But some of the major sugar producers such as Tongaat Hulett are already warning customers that prices are expected to rise by 19.5% as a result of the notional price increase.

A spokesperson for the company said it was in discussions with its entire customer base about pricing because of the increase in the notional price.

Although sugar millers negotiate prices with their customers directly, Sasa periodically sets a “notional price” for white and brown sugar.

This price, according to Sasa, is used to calculate what is known as the recoverable value price that millers pay sugar-cane growers.

Other factors informing this include the exchange rate and industry costs and it is legislated to ensure a fair price to all growers for the cane delivered.

Tiger Brands said that, although it recognised the importance of the sugar industry to South Africa, the industry “lags global peers from a yield and efficiency perspective”. It added that duty increases “will contribute to food inflation across the board”, and the recently gazetted duty was expected to add R180-million of cost inflation a year to the Tiger Brands business.

The proposed increases also had implications for locally produced food products, which could affect exports.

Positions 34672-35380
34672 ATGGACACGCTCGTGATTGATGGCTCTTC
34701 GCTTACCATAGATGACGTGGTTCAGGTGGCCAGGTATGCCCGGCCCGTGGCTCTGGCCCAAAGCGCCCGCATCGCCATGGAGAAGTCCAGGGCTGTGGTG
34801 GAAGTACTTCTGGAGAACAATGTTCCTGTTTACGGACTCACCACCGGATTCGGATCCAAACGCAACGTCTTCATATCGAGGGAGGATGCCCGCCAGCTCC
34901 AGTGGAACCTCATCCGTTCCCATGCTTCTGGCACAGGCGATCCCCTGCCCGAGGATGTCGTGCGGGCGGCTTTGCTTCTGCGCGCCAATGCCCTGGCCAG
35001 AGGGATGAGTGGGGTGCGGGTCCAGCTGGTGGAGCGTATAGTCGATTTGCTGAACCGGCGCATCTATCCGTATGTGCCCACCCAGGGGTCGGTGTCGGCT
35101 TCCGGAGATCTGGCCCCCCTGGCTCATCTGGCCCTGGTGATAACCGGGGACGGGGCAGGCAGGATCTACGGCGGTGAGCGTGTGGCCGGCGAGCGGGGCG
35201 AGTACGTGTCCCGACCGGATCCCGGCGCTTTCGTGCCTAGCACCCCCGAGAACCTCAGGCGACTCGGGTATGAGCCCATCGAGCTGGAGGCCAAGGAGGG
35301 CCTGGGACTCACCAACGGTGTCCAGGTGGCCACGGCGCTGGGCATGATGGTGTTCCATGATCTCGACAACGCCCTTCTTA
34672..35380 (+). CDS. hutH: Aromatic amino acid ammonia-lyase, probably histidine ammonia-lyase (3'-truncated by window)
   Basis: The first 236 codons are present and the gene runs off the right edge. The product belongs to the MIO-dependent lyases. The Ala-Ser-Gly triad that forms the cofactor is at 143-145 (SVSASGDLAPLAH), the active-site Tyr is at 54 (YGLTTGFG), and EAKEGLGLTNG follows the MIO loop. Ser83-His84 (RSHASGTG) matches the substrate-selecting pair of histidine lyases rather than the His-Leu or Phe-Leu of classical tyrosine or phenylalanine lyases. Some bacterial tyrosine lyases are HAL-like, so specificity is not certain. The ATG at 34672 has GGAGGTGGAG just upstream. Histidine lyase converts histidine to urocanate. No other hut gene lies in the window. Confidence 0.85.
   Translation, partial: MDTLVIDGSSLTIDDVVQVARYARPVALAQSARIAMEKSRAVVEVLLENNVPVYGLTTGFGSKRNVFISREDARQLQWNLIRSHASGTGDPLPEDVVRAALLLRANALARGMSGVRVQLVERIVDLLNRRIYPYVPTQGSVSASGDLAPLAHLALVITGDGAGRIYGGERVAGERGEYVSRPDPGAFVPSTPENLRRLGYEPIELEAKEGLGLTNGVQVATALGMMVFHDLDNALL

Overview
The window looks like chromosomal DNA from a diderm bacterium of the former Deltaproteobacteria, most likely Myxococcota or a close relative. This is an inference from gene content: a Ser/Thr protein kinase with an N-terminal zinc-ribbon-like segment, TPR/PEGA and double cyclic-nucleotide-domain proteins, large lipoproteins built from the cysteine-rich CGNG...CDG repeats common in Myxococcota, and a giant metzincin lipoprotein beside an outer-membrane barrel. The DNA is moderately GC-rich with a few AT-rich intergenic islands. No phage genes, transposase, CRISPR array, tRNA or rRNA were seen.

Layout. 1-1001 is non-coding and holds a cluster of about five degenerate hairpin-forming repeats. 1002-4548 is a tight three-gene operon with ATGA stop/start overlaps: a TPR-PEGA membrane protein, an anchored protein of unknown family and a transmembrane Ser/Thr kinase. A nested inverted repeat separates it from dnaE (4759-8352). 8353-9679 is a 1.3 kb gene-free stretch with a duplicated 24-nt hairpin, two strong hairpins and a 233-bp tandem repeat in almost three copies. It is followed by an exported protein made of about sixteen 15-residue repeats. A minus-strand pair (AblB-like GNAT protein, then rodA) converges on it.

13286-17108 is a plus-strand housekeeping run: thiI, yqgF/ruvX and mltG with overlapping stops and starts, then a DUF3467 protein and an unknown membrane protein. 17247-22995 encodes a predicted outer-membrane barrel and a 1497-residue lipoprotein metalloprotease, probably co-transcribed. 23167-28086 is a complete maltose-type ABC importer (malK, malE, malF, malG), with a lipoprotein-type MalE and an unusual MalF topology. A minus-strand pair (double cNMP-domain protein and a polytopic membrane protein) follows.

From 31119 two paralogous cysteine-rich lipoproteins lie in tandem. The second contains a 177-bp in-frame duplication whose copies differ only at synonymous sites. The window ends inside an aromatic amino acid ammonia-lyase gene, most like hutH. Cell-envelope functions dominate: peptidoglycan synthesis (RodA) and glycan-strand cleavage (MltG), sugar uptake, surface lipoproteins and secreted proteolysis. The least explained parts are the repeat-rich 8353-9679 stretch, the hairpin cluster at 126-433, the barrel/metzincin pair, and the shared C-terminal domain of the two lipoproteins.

In addition, imported finished goods, many of which were not subject to import duties, benefited from a world sugar price that was half the South African price and was likely to see an influx of imports to retailers, according to Tiger Brands.

The Association of Sugar Importers also objected to the proposed increases. Its chairperson, Chris Engelbrecht, told Itac that, given the distortions in global markets, tariff support for the local industry was necessary, provided that any inefficiencies and structural flaws were not entrenched.

He also warned of the likely effects the reference price increase would have on local prices, pushing them to import parity, with no benefit to downstream users.The 19% increases meant the industry was using this as an opportunity to increase the local price, he said.

Sasa said it could only comment in detail on Itac’s decision after it had studied the report closely and had completed its interactions with Itac.

But in its response to the submissions opposing its application, Sasa denied the assertions.